Film Review – YOU ONLY LIVE TWICE (1967)

You Only Live Twice (1967; UK; Technicolor; 117m) ∗∗∗  d. Lewis Gilbert; w. Roald Dahl; ph. Freddie Young; m. John Barry.  Cast: Sean Connery, Akiko Wakabayashi, Mie Hama, Tetsurô Tanba, Teru Shimada, Karin Dor, Donald Pleasence, Bernard Lee, Lois Maxwell, Desmond Llewelyn, Charles Gray, Tsai Chin. Agent 007 and the Japanese secret service ninja force must find and stop the true culprit of a series of space-jackings before nuclear war is provoked. Despite an explosive finale and impressive production values (notably Ken Adam’s wonderful volcano interior), this is Bond by numbers. Connery looks bored and the script ticks all the boxes in moving from one set piece to another without generating any real suspense. It does, however, boast possibly John Barry’s finest score for the series. Based on the novel by Ian Fleming. [PG]

Film Review – THUNDERBALL (1965)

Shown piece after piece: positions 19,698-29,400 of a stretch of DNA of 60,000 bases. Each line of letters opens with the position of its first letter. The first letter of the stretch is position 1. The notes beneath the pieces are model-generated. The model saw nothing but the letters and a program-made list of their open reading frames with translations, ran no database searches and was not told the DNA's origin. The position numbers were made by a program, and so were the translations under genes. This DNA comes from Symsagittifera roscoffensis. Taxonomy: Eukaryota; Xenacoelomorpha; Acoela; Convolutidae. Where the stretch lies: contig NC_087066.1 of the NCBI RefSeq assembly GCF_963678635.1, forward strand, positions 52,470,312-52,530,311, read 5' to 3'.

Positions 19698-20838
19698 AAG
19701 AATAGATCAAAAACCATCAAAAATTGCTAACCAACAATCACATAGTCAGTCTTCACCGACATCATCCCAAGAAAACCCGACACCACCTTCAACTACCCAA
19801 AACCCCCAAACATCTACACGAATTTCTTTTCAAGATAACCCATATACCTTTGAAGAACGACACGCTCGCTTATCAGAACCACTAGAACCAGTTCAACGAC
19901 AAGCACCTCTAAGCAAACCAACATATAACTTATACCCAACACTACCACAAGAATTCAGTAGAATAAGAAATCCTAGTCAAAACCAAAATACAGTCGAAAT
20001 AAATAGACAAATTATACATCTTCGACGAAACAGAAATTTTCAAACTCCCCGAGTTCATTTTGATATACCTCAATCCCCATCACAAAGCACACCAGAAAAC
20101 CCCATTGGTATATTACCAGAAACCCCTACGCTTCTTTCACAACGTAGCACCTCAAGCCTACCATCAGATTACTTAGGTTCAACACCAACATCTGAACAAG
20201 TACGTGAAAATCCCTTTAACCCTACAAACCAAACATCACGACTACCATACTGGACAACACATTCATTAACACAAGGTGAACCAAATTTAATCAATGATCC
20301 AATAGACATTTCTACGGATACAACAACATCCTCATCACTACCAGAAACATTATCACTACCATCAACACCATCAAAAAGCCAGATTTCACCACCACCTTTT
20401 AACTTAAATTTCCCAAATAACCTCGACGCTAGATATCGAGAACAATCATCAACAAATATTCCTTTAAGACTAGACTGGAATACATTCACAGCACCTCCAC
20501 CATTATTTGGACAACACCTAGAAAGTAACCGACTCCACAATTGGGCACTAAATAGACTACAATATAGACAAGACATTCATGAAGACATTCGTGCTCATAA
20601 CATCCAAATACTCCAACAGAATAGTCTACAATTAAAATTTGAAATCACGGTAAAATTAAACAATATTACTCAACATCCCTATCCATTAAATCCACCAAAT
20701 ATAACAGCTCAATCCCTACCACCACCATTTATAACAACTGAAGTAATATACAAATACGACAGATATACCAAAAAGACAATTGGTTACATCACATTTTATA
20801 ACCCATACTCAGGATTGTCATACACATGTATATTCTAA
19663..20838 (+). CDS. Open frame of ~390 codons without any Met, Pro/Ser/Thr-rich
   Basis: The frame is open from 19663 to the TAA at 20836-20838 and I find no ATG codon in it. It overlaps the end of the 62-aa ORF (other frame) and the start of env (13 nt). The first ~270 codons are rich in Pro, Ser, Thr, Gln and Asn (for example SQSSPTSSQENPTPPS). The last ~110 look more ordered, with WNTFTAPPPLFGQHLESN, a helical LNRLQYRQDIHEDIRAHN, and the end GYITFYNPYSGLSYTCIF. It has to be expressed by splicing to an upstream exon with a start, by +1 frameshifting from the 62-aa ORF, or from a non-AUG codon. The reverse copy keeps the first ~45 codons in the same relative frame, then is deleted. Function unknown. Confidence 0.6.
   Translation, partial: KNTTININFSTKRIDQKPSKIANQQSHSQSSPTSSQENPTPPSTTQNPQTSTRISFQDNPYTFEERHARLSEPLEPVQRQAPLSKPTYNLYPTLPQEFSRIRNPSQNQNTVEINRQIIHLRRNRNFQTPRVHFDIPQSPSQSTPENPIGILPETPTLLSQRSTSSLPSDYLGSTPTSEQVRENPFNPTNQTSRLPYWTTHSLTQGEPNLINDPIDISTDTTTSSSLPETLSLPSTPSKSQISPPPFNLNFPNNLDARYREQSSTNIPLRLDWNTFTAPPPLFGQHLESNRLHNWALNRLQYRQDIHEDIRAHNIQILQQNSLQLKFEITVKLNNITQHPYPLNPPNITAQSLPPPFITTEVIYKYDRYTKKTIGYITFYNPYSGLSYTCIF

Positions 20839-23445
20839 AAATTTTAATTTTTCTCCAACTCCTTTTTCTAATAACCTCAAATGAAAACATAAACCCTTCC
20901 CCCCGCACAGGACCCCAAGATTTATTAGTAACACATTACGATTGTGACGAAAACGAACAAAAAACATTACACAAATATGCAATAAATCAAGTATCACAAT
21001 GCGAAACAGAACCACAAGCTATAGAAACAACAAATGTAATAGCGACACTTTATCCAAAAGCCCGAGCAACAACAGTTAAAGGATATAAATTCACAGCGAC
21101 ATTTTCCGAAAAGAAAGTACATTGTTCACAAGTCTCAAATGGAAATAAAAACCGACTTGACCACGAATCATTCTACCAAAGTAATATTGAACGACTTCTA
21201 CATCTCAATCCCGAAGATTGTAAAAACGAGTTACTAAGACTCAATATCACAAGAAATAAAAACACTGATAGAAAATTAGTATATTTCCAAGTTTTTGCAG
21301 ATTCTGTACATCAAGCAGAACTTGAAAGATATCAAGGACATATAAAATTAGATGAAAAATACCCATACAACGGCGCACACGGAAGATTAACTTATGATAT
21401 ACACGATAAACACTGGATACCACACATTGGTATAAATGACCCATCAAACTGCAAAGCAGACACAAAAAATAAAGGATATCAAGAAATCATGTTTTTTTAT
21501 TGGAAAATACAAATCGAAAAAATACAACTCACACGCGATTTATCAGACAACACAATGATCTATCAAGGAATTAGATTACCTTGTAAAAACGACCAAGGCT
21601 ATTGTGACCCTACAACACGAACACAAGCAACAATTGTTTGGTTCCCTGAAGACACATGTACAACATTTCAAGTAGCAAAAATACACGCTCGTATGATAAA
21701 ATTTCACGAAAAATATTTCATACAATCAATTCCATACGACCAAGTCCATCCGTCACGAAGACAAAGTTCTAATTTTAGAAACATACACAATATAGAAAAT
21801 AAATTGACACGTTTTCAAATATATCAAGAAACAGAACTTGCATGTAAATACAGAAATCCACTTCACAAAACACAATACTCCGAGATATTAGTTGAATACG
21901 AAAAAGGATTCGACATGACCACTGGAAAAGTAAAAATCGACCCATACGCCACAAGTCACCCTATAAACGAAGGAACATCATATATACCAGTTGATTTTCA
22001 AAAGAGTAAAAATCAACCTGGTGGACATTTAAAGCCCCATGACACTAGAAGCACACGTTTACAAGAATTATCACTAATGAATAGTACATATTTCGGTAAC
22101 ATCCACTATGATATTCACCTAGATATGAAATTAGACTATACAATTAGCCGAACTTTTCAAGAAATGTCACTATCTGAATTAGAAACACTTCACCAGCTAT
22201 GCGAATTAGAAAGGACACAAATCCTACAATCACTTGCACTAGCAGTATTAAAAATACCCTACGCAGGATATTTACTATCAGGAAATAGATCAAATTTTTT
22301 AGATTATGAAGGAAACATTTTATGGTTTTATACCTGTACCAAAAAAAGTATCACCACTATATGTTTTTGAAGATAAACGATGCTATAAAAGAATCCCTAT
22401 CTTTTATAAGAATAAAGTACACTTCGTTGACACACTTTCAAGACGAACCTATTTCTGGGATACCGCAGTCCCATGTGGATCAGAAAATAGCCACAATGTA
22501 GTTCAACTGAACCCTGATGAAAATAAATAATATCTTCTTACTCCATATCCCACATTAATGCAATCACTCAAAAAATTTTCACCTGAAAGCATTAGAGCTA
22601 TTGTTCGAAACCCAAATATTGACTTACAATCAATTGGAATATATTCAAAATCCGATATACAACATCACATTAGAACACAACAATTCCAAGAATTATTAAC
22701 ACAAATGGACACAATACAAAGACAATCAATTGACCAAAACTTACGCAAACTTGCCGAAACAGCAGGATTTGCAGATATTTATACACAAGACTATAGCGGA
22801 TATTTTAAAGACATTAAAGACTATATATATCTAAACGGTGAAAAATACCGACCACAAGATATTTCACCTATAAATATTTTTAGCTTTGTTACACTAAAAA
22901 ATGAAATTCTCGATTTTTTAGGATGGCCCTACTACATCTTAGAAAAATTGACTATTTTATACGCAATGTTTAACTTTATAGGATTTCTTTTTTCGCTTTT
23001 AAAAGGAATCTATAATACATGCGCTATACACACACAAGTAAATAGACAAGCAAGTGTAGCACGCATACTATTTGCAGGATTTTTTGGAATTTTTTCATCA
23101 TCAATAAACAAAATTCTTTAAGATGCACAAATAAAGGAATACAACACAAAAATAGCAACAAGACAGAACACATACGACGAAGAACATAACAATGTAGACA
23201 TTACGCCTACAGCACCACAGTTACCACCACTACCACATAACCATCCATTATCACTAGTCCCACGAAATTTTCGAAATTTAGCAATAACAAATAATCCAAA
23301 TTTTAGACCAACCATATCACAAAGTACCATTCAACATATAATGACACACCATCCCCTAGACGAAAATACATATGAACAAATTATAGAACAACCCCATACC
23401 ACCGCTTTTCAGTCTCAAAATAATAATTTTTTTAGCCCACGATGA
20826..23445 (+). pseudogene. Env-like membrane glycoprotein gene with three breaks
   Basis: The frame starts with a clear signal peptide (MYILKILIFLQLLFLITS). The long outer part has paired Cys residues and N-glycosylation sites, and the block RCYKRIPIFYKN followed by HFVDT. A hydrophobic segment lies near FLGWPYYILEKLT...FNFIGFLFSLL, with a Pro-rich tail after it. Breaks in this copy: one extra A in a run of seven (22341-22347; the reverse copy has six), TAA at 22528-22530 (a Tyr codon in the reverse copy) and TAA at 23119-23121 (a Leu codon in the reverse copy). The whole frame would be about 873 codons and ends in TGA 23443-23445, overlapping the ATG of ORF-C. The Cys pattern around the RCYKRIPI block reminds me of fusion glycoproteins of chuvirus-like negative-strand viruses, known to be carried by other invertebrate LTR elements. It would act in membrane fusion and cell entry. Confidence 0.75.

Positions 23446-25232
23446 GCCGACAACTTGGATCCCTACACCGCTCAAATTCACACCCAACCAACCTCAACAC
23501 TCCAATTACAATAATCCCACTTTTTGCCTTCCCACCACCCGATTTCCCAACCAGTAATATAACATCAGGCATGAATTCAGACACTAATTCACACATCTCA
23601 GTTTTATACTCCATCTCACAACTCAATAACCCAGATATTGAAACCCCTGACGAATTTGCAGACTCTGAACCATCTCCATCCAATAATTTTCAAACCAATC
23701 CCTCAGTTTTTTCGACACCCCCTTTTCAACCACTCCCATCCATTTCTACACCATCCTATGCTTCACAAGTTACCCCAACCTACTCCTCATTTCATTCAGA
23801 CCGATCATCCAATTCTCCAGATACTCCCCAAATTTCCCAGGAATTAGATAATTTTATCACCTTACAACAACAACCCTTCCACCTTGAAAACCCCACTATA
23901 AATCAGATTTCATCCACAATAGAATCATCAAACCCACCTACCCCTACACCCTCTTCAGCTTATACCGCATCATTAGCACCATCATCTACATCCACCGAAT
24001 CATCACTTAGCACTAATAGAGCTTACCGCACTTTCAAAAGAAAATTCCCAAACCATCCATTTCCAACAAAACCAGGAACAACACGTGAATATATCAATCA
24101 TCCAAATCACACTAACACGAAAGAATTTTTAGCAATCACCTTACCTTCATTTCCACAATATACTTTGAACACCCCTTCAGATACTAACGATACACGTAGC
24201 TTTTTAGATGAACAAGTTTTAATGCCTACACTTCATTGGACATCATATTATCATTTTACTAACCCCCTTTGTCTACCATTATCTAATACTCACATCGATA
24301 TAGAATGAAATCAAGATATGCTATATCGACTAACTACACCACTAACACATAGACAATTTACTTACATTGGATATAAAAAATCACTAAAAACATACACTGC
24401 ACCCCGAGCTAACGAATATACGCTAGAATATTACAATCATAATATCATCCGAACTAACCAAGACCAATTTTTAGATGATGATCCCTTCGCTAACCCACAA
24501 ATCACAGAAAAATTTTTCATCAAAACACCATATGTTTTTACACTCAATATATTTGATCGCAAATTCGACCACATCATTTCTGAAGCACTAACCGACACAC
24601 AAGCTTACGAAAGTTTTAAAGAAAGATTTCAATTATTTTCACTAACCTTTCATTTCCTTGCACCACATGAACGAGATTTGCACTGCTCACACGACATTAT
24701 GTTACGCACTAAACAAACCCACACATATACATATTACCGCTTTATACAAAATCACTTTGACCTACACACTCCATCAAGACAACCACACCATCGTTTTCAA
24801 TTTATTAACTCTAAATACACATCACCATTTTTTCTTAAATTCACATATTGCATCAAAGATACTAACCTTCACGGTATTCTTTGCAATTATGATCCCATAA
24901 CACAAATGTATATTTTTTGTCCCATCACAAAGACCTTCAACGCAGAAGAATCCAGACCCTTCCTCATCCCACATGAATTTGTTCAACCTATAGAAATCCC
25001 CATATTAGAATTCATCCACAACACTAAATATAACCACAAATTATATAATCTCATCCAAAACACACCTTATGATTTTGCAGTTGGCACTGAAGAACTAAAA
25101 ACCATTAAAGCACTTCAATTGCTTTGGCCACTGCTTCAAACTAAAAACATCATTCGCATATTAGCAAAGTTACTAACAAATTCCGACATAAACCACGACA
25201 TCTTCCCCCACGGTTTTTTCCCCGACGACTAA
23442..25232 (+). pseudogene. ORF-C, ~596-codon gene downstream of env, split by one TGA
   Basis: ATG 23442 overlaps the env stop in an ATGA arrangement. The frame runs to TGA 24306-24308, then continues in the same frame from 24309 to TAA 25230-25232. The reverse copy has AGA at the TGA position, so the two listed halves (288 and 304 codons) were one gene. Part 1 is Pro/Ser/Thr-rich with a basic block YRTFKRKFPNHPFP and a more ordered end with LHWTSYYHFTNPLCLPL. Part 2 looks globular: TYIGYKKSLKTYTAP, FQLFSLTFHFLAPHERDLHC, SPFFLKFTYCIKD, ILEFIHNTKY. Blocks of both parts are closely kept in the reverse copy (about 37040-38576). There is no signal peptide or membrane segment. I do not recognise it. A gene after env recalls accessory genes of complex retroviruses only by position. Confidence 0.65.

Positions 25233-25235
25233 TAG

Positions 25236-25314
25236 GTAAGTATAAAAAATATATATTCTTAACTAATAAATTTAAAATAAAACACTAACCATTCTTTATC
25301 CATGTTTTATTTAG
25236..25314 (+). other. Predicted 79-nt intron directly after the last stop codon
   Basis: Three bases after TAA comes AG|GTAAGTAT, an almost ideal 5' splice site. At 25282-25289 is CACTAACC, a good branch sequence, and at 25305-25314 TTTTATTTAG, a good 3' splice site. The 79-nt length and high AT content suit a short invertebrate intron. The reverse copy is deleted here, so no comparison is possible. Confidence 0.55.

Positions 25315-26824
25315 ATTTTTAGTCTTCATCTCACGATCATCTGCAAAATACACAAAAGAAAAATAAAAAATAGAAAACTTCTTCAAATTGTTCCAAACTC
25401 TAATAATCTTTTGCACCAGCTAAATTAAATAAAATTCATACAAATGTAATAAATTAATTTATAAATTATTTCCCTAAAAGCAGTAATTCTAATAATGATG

Thunderball (1965; UK; Technicolor; 130m) ∗∗∗∗½  d. Terence Young; w. Richard Maibaum, John Hopkins; ph. Ted Moore; m. John Barry.  Cast: Sean Connery, Claudine Auger, Adolfo Celi, Luciana Paluzzi, Rik Van Nutter, Guy Doleman, Molly Peters, Martine Beswick, Bernard Lee, Desmond Llewelyn, Lois Maxwell, Roland Culver, Earl Cameron, Paul Stassino, Rose Alba, Philip Locke. James Bond heads to The Bahamas to recover two nuclear warheads stolen by SPECTRE agent Emilio Largo in an international extortion scheme. The biggest Bond film of the 60s is one of the best. Connery is at the height of his game here and the story has a scale that is larger than any of the previous entries. The humour is more evident, but still kept in check and Paluzzi is one of the best ever Bond villainesses. Based on the novel by Ian Fleming, which itself was based on a story by Kevin McClory, Jack Whittingham and Ian Fleming [PG]